Although it can lead to confusion, try not to confuse when an account is non-temporary and when it is temporary. An account is not temporary when it is permanent. However, a few things must be kept in mind to refine this definition.
If we were to understand how the temporary account works quickly, we would say that these accounts can be closed at the end of an accounting period. They start in the next accounting period with a zero balance.
This case does not apply to all accounts, hence the difference. Let’s try to understand these issues a little more.
What is a temporary account?
A temporary account is an account that will be closed after a while. In general, it will correspond to the accounting period.
When the temporary account is closed, it has as a measurement element the transactions that will be significant during the accounting cycle they represent. In other words, they will not be used or relevant for the previous or the following accounting cycle.
Therefore, these are accounts recognized in the profit and loss account and used to calculate the expenses and income of the company.
There are exceptions: the giro account is closed after each accounting period. This account should not be included in the income statement and is not considered a temporary account. In this case, it would be a profit and loss account.
Some examples of temporary accounts may include:
- income account
- expense account
- Profit and loss account
It is also possible to have a retirement account for sole proprietorships or partnerships. Inside a temporary account, you can typically find items like:
- sales returns
- discounts on purchases
- rent payment
- Business expenses
One of the reasons why temporary accounts are used is to adjust the results of each accounting period to the reality of a company.
An example commonly used to demonstrate this is as follows: Imagine a company earns a net profit in the first year $160,000, the second year $90,000, and the third year $50,000. If this has not been reported in separate accounting periods in temporary accounts, the average income could be around $100,000 per year in earnings. However, reality does not reflect the downward trend in profits.
Types of temporary accounts
There is no single type of temporary account. In fact, in some cases, they can even be configured in a particular way and combine different concepts. However, these are the three common types that they accept as features:
These are the accounts that reflect the income earned from business activity. Since it is a temporary account, this income will only show up during specific accounting periods.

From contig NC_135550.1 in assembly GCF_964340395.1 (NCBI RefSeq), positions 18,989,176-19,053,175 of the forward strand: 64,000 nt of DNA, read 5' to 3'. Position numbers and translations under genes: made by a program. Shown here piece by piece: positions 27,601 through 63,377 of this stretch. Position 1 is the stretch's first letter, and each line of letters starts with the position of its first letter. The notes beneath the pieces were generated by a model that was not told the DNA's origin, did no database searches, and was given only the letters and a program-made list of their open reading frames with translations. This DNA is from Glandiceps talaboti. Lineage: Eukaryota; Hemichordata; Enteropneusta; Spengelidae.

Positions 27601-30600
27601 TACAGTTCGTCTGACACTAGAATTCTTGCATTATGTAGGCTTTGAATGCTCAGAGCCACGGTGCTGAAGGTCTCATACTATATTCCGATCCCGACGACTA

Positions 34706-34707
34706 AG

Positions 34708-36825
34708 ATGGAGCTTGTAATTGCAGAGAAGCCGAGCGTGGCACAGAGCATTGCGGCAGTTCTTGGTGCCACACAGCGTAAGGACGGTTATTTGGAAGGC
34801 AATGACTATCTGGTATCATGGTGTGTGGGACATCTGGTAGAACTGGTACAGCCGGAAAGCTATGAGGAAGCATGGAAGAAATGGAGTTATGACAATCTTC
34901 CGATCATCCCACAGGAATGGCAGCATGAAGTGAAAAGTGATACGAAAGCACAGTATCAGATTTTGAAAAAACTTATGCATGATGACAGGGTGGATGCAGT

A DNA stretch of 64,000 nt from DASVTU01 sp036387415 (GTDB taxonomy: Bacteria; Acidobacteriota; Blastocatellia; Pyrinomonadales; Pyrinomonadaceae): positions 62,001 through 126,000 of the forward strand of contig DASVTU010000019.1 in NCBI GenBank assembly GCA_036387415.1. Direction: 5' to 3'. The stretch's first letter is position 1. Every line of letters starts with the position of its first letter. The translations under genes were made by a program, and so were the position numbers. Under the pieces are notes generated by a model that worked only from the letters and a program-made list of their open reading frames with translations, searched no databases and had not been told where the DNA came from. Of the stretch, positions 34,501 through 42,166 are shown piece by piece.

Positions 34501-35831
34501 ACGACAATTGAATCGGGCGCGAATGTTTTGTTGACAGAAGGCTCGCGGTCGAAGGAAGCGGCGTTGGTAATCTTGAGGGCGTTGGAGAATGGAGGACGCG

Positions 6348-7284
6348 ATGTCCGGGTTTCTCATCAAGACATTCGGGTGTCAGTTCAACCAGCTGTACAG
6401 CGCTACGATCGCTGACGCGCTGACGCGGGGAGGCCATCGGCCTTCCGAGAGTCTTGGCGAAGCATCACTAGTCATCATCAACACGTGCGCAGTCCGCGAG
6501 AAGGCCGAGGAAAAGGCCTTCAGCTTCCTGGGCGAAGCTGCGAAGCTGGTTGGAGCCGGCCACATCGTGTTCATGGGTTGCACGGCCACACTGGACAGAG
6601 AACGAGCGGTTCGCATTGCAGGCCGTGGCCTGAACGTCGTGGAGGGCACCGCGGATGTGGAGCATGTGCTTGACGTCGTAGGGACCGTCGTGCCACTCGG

At the end of each accounting period, this account is closed. When you open it again, the balance will be zero.
Expense accounts, as the name suggests, represent the total expense of the business. It should be noted that the enterprise’s day-to-day (daily) operations are usually recorded as separate expenses.
It’s important to know that not all expense accounts are the same. Depending on the type of business, the account reflects different movements or expenses incurred. Some of the common ones are:
- Income Summary Account
How to close these accounts
The closure of temporary accounts must coincide with the end of the accounting period to which they refer. This isn’t exactly a closure, as the account still exists. What is done is bring the balances to register the corresponding changes, and in the case of income and expense accounts, to zero.
The mechanisms are relatively simple:
- Close the income account. Transfer the money from the income account to the Income Summary account. Balances are transferred
- Close the expense account. It is the same as the previous one, but, in this case, the debits are transferred. In other words, the costs incurred during the accounting period are reflected.
In conclusion, a temporary account is not a good option for long-term savings. Using a temporary account has many disadvantages, including limited investment options, low-interest rates, and the inability to access your funds if you need them urgently. Whether you’re using a traditional bank or brokerage account, make sure it’s a long-term solution for your finances.
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